How should I take Tyvaso?
• Take Tyvaso each day exactly as your healthcare provider tel s you. • See the detailed Tyvaso Inhalation System Instructions for Use. • Tyvaso is breathed in (inhaled) through your mouth into your lungs. Tyvaso should only be used with the Tyvaso Inhalation System. • Tyvaso is taken in 4 treatment sessions each day during waking hours. The sessions should be at about 4 hours apart. • At the beginning of each day, it wil take about 5 minutes to prepare the Tyvaso Inhalation System. Each treatment session will take 2 to 3 minutes. • Take your first Tyvaso treatment session in the morning and take your last treatment session before bedtime. • Your healthcare provider may change your dose if needed. • If you miss a dose of Tyvaso take it as soon as you remember. • Do not let Tyvaso solution get into your eyes or onto your skin. If it does, rinse your skin or eyes right away with water. • Using the Treatment Tracker, record the number of breaths you inhale during each treatment session (4 times a day). You should bring your Treatment Tracker to your medical appointments, as your doctor may want to review it with you. What are the possible side effects of Tyvaso?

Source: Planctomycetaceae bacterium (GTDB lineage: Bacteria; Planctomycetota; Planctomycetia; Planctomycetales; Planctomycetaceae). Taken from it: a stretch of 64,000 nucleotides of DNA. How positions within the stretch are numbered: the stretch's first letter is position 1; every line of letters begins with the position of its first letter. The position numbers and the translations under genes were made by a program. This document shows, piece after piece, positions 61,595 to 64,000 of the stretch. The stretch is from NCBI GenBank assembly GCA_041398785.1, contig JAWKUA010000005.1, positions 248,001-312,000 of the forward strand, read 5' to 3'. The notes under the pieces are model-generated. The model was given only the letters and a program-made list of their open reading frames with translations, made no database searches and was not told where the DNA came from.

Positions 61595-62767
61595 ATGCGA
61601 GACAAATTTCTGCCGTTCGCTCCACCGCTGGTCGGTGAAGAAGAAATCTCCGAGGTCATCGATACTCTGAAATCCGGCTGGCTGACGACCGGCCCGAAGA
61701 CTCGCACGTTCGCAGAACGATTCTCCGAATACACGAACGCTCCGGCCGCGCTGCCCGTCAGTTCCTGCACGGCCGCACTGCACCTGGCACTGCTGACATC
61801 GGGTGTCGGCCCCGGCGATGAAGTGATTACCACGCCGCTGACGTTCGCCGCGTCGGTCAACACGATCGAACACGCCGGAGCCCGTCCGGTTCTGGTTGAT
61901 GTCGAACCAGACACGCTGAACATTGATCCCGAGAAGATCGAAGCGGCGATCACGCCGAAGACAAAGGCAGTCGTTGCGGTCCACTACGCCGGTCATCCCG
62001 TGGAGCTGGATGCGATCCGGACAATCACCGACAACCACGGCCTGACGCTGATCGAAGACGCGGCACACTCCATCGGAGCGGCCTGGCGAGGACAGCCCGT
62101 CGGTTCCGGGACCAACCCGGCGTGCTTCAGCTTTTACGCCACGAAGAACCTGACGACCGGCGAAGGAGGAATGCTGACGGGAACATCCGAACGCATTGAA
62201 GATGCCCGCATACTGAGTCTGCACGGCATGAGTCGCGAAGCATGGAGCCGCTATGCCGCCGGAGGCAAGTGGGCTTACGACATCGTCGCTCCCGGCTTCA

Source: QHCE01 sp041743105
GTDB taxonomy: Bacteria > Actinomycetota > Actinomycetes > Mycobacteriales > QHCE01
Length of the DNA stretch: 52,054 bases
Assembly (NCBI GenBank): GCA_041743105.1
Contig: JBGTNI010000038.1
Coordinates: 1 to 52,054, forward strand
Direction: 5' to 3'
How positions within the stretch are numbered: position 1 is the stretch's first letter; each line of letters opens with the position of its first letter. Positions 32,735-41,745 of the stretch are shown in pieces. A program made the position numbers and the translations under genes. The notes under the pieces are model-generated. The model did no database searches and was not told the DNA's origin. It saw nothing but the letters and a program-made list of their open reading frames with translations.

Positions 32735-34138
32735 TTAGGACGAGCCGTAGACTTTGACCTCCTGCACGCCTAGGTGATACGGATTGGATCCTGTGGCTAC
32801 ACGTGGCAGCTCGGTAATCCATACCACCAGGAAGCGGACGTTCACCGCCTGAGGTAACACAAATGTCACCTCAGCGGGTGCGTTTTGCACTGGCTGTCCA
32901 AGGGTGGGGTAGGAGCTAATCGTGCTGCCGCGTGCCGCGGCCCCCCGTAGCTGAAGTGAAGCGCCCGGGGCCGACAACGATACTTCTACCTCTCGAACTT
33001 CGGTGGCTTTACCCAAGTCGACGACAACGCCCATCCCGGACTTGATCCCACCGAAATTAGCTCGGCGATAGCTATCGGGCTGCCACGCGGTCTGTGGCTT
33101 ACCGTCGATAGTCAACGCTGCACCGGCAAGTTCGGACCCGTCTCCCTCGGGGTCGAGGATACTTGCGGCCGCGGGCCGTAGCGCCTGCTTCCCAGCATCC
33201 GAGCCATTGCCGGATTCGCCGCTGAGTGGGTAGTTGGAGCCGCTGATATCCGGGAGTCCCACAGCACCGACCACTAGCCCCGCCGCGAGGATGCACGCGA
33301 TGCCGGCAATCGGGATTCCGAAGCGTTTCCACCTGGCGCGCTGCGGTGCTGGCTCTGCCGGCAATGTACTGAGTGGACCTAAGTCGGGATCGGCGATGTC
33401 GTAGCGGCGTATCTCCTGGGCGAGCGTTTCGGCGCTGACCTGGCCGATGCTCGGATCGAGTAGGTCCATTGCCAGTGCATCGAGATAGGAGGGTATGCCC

Tyvaso can cause serious side effects, including:
• Tyvaso may increase the risk of bleeding in people who take blood thinners (anticoagulants). • If you have low blood pressure, Tyvaso may lower your blood pressure further. Ask your healthcare provider if you are not sure if this applies to you. The most common side effects of Tyvaso include: • reddening of your face and neck (flushing) • throat irritation and pain • fainting or loss of consciousness Tel your healthcare provider if you have any side effect that bothers you or that does not go away. These are not al the possible side effects of Tyvaso. For more information, ask your healthcare provider or specialty pharmacist. Call your healthcare provider for medical advice about side effects. You may report side effects to FDA at 1-800-FDA-1088. How should I store Tyvaso?